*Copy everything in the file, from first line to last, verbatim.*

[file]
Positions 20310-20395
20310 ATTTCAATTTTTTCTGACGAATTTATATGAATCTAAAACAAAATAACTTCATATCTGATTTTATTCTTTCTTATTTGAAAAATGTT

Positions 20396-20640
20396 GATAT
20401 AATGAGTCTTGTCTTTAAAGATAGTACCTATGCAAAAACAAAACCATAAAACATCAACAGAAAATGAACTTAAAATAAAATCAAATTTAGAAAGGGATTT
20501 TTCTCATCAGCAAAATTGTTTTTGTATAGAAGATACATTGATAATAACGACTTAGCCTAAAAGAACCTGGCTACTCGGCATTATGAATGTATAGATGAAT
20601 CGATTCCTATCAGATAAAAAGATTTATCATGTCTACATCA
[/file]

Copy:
Positions 20310-20395
20310 ATTTCAATTTTTTCTGACGAATTTATATGAATCTAAAACAAAATAACTTCATATCTGATTTTATTCTTTCTTATTTGAAAAATGTT

Positions 20396-20640
20396 GATAT
20401 AATGAGTCTTGTCTTTAAAGATAGTACCTATGCAAAAACAAAACCATAAAACATCAACAGAAAATGAACTTAAAATAAAATCAAATTTAGAAAGGGATTT
20501 TTCTCATCAGCAAAATTGTTTTTGTATAGAAGATACATTGATAATAACGACTTAGCCTAAAAGAACCTGGCTACTCGGCATTATGAATGTATAGATGAAT
20601 CGATTCCTATCAGATAAAAAGATTTATCATGTCTACATCA